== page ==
“I don’t think anyone’s going to accuse this record or the next one of being simple production,” Jack Bouboushian said of Crown Larks.
Formed in 2012, the band (which also includes Lorraine Bailey, Bill Miller and Matt Puhr) has made a name for itself by bucking tradition and crafting a unique sound . Some band members such as Bailey have had classical training, and the challenge is, in the pop music setting, to push beyond those limitations.
The group has become t more structured since it launched. The members have found a balance between the composing of their pasts and the hard-hitting arrangements of their present. “On one hand, we are doing stuff more structured and rhythmically hard hitting and locked in, but it still has a bit of that mentality of keeping it chaotic and keeping that individual idiosyncrasy in there,” said Bouboushian.
Crown Larks operates between the margins of the city scenes. Chicago’s music is often defined by the genres in which bands and musicians operate. There are DIY punk house shows, and improv new music experiments and garage rock fallbacks. But Crown Larks doesn’t fit neatly into any sound, which makes its music that much more interesting.
“If we play in front of an audience that’s used to hearing improvised music, they’ll never think we’re an improv band,” Bouboushian said. “But when we play on a punk bill when it’s pretty structured stuff, then we feel like it’s a little looser.” The group works within its own parameters, ones that continue to set Crown Larks’ sound apart.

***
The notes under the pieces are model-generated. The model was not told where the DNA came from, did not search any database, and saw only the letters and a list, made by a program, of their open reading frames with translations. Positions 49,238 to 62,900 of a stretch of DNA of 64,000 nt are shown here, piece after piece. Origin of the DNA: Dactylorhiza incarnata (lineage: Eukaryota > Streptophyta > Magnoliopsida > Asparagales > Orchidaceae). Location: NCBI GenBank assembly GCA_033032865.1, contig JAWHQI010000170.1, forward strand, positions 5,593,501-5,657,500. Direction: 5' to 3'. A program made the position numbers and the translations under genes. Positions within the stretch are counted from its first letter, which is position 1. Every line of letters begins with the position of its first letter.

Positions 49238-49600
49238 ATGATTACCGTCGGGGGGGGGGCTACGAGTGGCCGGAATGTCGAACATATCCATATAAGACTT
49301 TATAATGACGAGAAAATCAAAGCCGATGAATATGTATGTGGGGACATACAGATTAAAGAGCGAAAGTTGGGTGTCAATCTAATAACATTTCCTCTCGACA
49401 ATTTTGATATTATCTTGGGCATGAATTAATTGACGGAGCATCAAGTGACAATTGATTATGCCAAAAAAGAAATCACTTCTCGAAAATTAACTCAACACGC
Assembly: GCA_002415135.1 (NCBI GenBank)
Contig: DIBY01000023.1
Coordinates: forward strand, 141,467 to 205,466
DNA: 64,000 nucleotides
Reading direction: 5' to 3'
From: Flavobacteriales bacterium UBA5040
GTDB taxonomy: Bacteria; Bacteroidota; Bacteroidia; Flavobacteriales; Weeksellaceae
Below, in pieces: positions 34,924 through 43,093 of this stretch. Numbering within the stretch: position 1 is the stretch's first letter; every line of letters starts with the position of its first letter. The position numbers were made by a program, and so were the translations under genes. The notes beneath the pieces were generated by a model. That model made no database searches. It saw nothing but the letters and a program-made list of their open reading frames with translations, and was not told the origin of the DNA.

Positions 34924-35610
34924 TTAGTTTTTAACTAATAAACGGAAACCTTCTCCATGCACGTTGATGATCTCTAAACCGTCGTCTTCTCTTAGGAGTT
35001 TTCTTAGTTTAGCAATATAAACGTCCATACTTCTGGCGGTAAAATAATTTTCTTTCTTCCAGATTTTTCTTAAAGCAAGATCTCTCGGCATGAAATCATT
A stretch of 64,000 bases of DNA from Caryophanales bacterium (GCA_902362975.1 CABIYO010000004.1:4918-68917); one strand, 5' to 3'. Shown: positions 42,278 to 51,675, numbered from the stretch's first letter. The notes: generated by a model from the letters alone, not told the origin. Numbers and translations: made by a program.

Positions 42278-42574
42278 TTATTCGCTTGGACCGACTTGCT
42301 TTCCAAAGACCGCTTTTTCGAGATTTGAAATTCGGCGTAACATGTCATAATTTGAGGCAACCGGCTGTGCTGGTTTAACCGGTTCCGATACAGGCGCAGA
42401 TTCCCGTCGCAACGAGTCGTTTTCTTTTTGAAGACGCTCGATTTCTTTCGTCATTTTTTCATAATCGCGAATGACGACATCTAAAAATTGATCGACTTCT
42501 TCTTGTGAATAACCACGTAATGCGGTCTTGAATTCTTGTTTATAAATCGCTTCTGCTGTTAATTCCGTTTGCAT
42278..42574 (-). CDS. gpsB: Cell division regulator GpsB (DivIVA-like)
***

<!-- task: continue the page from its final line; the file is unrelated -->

It’s a delicate balance between choreographed chaos and chaos, as well as making the choreographed chaos not sound overwrought and analytical. Thus far, Crown Larks hasn’t failed. Part of this balance plays out in the live shows, where structures and performance styles vary. It allows experimentation within a plan.
Crown Larks newest record, “Population,” comes out this week. Like past efforts, the group aimed to not make it sound “too polished” by injecting randomness after the fact, to smudge the clean lines of the compositions. Some parts of the record were also pieced together from disparate ideas. “I’m glad the songs come out of a collaborative and communal effort,” said Bouboushian. “It’s all about all of us feeling happy and it’s representative of a journey together.”
But the biggest change on the record is one that might not seem that crazy after all. If the previous record was very instrumental-focused, this latest sees the band opening up with more vocals and lyrics. “I’m getting more into lyric writing with this new record,” Bailey said.
The result is a record full of songs that sound radically different. Every song is its own sonic universe. “We’re kind of on this spectrum where we write rock songs that are long and don’t have normal structure to them, but we don’t fit in the improv song because we’re too structured for them, but they’re not like pop songs,” said Bouboushian. Bassist Puhr agreed, saying, “I think of it almost like non-music in a way, or outsider music, the way that outsider art exists.” For the average listener, this might be difficult to take in, but curious listeners with an ear for intelligent, engaging, experimental music will find much to enjoy.
– Britt Julious
Chicago Tribune Article 2017